For teenagers summer time means freedom from those long school days and just fun in the sun. However, for many of them, paying for all that fun in the sun requires money which their parents are sick of shelling out. In the past that meant one thing: the classic summer job. However, according to new data from Pew Research Center, teens are working less than they used to during the summer months.
Pew looked at the average employment rate for 16- to 19-year-olds in June, July and August and found that from the 1940s through the 1980s summer employment for this age group followed an expected progression with fluctuations mirroring the conditions of the job market. It was really after the recession in 1992 that the teen employment rate remained stagnant at 50%. It then dropped again in 2001 and again around 2008. It was at 30% between 2010 and 2011 and then inched up to 35% last summer, but this is still way under those pre-recession years.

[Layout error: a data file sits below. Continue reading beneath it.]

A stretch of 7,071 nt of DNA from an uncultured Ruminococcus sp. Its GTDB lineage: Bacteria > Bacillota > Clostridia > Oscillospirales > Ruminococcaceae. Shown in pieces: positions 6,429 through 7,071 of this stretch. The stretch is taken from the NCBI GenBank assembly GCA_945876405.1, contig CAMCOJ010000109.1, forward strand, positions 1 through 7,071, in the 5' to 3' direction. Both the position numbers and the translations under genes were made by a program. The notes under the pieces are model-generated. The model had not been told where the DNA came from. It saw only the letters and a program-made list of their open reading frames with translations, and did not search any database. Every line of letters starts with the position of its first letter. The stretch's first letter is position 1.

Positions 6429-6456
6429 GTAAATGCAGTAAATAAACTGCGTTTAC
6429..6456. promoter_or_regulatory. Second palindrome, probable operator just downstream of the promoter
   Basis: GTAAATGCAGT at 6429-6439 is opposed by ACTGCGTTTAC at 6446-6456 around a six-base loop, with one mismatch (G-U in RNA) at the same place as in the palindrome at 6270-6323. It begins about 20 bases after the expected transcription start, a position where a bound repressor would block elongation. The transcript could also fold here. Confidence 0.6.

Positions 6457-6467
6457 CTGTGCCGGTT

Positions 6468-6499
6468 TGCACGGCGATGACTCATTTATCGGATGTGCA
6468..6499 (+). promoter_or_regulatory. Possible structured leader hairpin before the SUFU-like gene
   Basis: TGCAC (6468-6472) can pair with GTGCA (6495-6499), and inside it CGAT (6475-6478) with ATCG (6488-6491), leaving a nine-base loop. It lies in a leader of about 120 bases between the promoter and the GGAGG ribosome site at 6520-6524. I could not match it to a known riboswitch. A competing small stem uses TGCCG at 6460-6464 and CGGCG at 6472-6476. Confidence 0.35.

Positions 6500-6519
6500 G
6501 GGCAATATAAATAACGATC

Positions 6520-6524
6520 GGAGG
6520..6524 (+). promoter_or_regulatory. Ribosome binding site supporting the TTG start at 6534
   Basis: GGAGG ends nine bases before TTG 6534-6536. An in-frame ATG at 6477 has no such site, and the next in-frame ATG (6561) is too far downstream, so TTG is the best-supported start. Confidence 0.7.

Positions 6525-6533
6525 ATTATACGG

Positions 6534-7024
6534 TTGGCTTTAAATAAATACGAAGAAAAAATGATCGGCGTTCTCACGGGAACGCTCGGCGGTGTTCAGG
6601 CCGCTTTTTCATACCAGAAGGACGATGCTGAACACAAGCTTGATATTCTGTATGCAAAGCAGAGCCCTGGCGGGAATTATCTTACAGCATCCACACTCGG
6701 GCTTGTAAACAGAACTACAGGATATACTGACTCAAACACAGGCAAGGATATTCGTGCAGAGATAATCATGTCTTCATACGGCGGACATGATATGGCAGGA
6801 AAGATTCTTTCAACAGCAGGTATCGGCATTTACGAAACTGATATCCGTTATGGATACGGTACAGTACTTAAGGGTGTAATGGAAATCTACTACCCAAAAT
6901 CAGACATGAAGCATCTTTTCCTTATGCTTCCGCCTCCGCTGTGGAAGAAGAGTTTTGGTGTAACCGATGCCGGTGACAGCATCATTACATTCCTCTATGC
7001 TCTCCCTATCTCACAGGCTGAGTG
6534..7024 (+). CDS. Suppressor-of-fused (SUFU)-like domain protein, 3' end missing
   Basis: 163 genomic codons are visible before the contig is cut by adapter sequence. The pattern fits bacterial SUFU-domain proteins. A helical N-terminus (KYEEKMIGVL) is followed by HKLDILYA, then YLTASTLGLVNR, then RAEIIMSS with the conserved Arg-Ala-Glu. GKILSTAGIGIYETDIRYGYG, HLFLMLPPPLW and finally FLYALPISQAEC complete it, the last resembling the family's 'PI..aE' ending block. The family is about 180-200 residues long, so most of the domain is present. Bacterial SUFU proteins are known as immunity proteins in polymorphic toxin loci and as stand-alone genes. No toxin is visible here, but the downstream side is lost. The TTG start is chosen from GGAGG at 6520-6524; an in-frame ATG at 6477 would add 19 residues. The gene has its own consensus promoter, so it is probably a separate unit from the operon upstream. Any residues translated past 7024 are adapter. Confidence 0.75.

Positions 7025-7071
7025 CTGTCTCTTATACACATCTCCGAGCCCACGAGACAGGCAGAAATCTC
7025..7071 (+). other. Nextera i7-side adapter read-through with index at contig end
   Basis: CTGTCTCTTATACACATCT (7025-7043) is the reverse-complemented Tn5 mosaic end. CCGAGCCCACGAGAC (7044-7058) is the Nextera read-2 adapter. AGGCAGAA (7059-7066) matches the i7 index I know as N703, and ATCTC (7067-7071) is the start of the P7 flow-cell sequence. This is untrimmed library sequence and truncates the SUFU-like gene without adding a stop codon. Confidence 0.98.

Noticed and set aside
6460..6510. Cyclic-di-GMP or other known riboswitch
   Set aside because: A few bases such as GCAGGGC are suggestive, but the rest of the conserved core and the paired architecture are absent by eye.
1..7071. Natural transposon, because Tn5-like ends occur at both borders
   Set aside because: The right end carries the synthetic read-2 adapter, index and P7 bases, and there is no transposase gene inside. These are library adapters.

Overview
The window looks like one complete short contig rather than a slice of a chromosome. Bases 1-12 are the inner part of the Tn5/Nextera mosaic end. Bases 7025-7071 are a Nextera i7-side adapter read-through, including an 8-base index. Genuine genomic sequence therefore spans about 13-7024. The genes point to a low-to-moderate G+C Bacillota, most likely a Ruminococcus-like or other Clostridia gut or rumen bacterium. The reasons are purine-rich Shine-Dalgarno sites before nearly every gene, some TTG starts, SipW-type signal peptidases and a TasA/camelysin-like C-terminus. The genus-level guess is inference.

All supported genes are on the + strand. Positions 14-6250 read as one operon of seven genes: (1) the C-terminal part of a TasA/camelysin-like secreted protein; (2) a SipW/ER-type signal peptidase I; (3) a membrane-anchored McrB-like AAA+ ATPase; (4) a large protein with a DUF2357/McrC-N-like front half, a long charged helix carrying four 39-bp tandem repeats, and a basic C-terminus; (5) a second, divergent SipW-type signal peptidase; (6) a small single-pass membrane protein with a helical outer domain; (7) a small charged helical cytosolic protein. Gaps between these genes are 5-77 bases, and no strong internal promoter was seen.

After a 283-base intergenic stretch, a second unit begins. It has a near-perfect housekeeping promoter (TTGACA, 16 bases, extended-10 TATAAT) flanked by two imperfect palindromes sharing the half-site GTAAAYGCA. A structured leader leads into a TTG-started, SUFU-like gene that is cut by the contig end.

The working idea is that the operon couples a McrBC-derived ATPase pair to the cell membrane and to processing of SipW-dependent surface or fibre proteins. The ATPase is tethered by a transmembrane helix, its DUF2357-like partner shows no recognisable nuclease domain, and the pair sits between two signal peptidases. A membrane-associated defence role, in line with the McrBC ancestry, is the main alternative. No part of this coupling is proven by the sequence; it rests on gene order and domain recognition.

Teens are working less in general for a number of reasons including higher enrollment in summer education courses and more volunteer work according to Pew. Plus there are just fewer low-skill entry-level jobs available.
Would you like fries with that?
However if they are in the small group of teens that do have summer employment they tend to work in the food industry as in washing dishes or bussing tables at restaurants or hotels. Long gone are the days of working at the mall in a fun clothing store – last summer employment of teens at retailers saw a 35.3% drop from the year before. But food services is actually the only industry that had more adolescent workers in the summer of 2017 than in the summer of 2000. According to Pew, almost 2.1 million of the estimated 6.2 million teens employed last July worked in the food industry.
The construction and manufacturing industries also saw declines in teen employment but the “arts, entertainment and recreation” sector, which includes sports teams and museums saw a slight bump in teen employment since the summer of 2000.